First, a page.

“It’s nice to see the trend line going up,” says repeat entrepreneur and Polaris Partners co-founder Terry McGuire. “But I’m disappointed with the numbers overall because we [the venture capital community] can do better than that. I think we should get everyone moving faster in this direction, because it’s not just women that are under-represented, it’s minorities also.”
The gender balance in McGuire’s own portfolio far exceeds the averages reported in the Diana Project report. Like McGuire, savvy venture capitalists should strive to add women entrepreneurs to their portfolios because companies with women at the top are a smart investment, and seemingly hidden in plain sight.
A Win for Women Entrepreneurs
Women stand to benefit greatly from a more balanced VC landscape. Women are majority owners of roughly 10 million businesses in the United States, spanning the gamut from a baking operation run out of a home kitchen to billionaire Sara Blakely’s Spanx headquarters in Atlanta. Granted, only a sliver of these 10 million are appropriate candidates for VC investment, but the Global Entrepreneurship Monitor’s finding that 36% of women with established businesses want to grow their ventures shows that the appetite for funding outpaces the current supply.
“Sometimes, this conversation can sound like we care only about women realizing their potential as individuals. That’s really not what this conversation is primarily about,” says Jules Pieri, co-founder and CEO of The Grommet. “It’s about having a strong economy, and having access to healthy companies. Imagine if we were having this conversation about universities instead of VC. They are another major point of access to opportunity: imagine if they only accepted 2.7% of women, or men for that matter. Imagine that! We’d be up in arms. I see access to capital to build organizations as being equally important.”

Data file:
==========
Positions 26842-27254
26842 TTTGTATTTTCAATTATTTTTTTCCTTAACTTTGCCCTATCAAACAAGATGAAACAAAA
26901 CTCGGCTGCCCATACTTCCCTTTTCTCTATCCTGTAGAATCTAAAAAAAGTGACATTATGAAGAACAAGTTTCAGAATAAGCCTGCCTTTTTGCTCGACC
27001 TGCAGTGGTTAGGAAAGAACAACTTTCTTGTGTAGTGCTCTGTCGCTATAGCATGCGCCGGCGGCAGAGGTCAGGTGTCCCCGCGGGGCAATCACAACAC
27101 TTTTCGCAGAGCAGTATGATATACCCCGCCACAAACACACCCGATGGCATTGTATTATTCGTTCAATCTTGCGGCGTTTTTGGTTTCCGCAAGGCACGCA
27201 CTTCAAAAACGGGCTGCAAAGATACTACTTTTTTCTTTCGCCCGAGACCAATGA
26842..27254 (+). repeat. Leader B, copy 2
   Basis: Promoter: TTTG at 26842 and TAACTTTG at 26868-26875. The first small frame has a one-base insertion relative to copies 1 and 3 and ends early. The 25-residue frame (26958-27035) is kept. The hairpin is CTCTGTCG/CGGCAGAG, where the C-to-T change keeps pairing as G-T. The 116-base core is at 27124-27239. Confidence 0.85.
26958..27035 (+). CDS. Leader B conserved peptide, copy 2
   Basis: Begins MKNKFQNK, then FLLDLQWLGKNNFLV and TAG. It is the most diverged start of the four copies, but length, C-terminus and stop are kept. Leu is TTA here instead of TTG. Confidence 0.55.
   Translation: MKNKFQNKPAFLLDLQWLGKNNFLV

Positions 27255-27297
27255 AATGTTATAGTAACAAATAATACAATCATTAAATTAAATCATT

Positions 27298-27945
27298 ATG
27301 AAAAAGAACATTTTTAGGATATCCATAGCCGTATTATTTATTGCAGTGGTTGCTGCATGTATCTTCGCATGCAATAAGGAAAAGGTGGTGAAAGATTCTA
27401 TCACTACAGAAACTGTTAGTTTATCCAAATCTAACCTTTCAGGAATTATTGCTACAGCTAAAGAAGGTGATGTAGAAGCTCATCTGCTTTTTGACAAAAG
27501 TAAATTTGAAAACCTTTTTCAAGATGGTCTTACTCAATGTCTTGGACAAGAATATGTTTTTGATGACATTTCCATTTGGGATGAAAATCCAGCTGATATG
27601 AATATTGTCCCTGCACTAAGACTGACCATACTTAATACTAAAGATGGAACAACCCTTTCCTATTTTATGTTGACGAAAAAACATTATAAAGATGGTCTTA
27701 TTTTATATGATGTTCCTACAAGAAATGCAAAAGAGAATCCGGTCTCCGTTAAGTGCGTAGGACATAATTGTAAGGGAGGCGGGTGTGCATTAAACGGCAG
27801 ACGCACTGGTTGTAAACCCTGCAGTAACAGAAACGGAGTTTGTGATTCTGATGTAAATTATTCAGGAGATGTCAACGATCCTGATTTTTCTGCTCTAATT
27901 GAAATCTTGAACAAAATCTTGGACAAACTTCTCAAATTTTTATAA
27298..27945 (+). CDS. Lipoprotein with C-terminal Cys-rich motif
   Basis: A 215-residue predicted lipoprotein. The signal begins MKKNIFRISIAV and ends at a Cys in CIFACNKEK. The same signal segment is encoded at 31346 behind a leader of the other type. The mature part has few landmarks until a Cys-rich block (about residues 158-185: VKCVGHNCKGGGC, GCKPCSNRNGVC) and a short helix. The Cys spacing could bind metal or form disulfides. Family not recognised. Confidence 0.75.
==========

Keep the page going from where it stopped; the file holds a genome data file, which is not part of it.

A straightforward way for venture capital firms to meet this demand is to start in their boardrooms, suggests Erica Swallow, a General Catalyst summer intern whose blog post about women n VC sparked a firestorm of gender balance discussion last summer. “The majority of self-aware venture capitalists understand there’s a problem,” she says. “Firms that take gender inequality seriously should signal their interest in improvement by speaking with employees—male and female—about their thoughts on the issue.”
To increase their likelihood of investing in women entrepreneurs, VC firms should do everything possible to recruit and retain women investors. Having women at the partner level can make the difference between investing in female companies or not; VC firms with female partners are twice as likely to invest in companies with senior women and three times more likely when the CEO is a woman, compared to investment decisions by all male firms, according to the Diana Project research.
Champions of women entrepreneurs should be encouraged by the progress made so far. The challenge now is to close the gender gap faster, for everyone’s benefit. Women entrepreneurs—and their potential customers and clients everywhere—are worth more than just a 15% investment.
Posted in Preparing Entrepreneurial Leaders